Journal Information
Vol. 99. Issue 4.
Pages 568-577 (1 July 2024)
Vol. 99. Issue 4.
Pages 568-577 (1 July 2024)
Special Article
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Follicular unit grafting in chronic ulcers: a valuable technique for integrated management
Anahi Belatti, Florencia Bertarini
Corresponding author
, Virginia Pombo, Luis Mazzuoccolo, Damian Ferrario
Department of Dermatology, Hospital Italiano de Buenos Aires, Buenos Aires, Argentina
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Table 1. Post-graft care sequence.
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Chronic ulcers significantly affect the quality of life of patients and impose a high cost on the healthcare system. The therapeutic management should be comprehensive, taking into consideration the etiological diagnosis of the wound and the characteristics of the wound bed when deciding on a therapeutic proposal appropriate to the healing phase, correcting factors that delay healing. During the epithelialization phase, repair techniques with grafts are recommended to shorten re-epithelialization time, improve the quality of scar tissue, and achieve adequate pain management. Currently, due to the reported benefits of skin appendages, the technique of follicular unit auto-grafting obtained with a scalp punch is among the chosen strategies for wound repair. This is a minimally invasive, outpatient practice, whose technique has advantages over the donor site, patients recovery and well-being.

Follicular unit
Hair follicle stem cells
Hair transplantation
Punch grafting
Skin grafting
Venous leg ulcer
Wound healing
Full Text

The therapeutic management for the healing of chronic wounds is broad, with a conservative treatment based on moist wound healing, which includes multiple options that are not always satisfactory.1,2 For this reason, advanced healing options must be sought, including surgical techniques, to shorten the re-epithelialization time. Skin grafts are classified according to their origin and the technique used: autograft when taken from the patient or after growing the patient's cells, allograft taken from other human sources and xenograft usually taken from pigs. In chronic wounds, autografts are frequently used because they are a simple outpatient practice with good results.3 They are classified according to their thickness, into split-thickness grafts (when they include the epidermis and part of the dermis with a thickness of 0.2‒0.4 mm) or full-thickness skin grafts (complete epidermis-dermis and skin appendages = 0.6 mm thickness or more).4 Two main techniques are described for their obtainment: pinch and punch or punch biopsy.5,6

Historically, donor sites for autografts have been regions such as the thigh or abdomen due to the similarity of skin characteristics to the recipient site and ease of healing.7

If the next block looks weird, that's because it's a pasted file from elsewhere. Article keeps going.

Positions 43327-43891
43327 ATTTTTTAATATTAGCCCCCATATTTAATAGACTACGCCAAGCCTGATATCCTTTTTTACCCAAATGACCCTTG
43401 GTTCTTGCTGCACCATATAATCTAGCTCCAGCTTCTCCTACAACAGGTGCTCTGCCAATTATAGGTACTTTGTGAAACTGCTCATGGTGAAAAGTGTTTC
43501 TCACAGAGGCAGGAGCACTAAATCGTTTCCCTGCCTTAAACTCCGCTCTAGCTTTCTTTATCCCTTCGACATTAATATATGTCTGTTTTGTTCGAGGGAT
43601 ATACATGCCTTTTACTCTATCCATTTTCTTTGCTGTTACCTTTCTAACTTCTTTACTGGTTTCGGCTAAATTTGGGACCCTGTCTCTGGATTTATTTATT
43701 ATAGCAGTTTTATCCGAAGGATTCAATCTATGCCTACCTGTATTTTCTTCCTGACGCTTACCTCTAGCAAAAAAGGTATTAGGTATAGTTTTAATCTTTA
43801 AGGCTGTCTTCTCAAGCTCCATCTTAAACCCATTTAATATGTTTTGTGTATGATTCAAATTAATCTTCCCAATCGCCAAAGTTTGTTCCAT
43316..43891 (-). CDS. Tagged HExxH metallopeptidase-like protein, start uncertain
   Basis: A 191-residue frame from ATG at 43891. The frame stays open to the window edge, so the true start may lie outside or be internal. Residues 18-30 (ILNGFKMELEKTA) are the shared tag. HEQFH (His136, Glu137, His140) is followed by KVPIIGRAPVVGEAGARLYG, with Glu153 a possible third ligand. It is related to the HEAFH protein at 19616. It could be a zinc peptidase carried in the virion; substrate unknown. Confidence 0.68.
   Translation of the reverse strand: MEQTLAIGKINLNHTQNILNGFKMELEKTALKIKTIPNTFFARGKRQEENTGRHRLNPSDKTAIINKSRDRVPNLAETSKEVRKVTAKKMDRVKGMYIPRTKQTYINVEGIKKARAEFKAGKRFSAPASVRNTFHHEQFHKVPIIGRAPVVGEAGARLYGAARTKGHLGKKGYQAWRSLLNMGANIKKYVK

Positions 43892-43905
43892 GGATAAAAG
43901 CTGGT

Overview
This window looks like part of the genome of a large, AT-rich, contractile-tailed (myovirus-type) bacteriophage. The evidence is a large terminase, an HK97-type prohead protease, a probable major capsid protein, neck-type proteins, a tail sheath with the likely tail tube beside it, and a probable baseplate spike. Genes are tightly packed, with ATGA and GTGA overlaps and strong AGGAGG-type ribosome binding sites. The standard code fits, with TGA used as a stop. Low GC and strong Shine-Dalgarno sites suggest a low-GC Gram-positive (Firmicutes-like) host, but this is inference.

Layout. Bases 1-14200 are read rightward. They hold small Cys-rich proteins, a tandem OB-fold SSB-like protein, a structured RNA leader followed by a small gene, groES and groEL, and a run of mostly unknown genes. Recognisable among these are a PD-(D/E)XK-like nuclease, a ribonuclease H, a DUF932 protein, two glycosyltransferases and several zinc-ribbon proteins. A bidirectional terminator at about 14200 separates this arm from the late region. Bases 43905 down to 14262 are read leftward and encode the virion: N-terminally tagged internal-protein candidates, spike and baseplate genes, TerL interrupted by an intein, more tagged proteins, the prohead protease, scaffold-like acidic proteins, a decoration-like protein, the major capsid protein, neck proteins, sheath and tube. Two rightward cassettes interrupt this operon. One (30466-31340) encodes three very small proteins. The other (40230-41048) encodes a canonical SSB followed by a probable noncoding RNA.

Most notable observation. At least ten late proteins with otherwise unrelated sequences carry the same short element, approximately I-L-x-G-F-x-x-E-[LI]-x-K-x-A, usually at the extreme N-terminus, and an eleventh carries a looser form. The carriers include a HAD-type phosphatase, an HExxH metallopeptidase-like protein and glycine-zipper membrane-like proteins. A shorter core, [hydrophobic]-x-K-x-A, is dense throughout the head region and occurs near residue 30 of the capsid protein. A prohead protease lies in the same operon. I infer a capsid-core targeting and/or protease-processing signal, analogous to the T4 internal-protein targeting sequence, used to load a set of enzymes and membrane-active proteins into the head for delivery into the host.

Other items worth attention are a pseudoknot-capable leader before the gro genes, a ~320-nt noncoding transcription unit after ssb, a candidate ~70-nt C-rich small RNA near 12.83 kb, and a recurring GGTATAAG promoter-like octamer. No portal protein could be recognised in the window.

Currently, due to the benefits mentioned and highlighted by skin appendages, the technique of follicular unit auto-grafting obtained from the scalp punch is among the chosen strategies for the management of recalcitrant ulcers with poor response to standard treatments, showing a full recovery in a reasonable time of the donor site, requiring minimal care, thus alleviating, and providing greater well-being to the patient.8

Purpose of the article

The authors aim to accurately convey the protocol for implementing this novel technique in wound management developed in the Wound Healing Section of the Dermatology Department of Hospital Italiano de Buenos Aires. The authors will provide a brief overview of the demonstrated benefits of skin appendages, patient selection, and preparation, conditioning of the wound to be grafted, technique used during the procedure, and follow-up. Based on conclusions and literature review, the authors will show the advantages identified so far from previous experience.

Demonstrated benefits of follicular units

The benefits of using scalp skin as a donor area were first described by Crawford in 1964 in the context of a patient with extensive burns (60% body surface area) in which there were no possible donor sites, and the possibility of using scalp skin was considered assuming that the existence of hair follicles and their depth would promote healing.9

Currently, it is known that obtaining follicular units from the occipital scalp region provides benefits that are related to the obtaining of pluripotent mesenchymal and epithelial stem cells from anagen-phase hair follicles and the release of leptin (a hormone with stimulating properties for healing) by dermal papillae in this context of anagen induction.7,10–14

In addition to this benefit, the rapid healing of this area with imperceptible scar sequelae is added.13,15

A prospective study carried out in 2 groups of pediatric patients with burns compared the use of 2 donor areas for grafts, thigh and scalp, the benefits of the technique, the evolution of the donor areas, and results, finding that the scalp represented a better donor area for this type of wound.16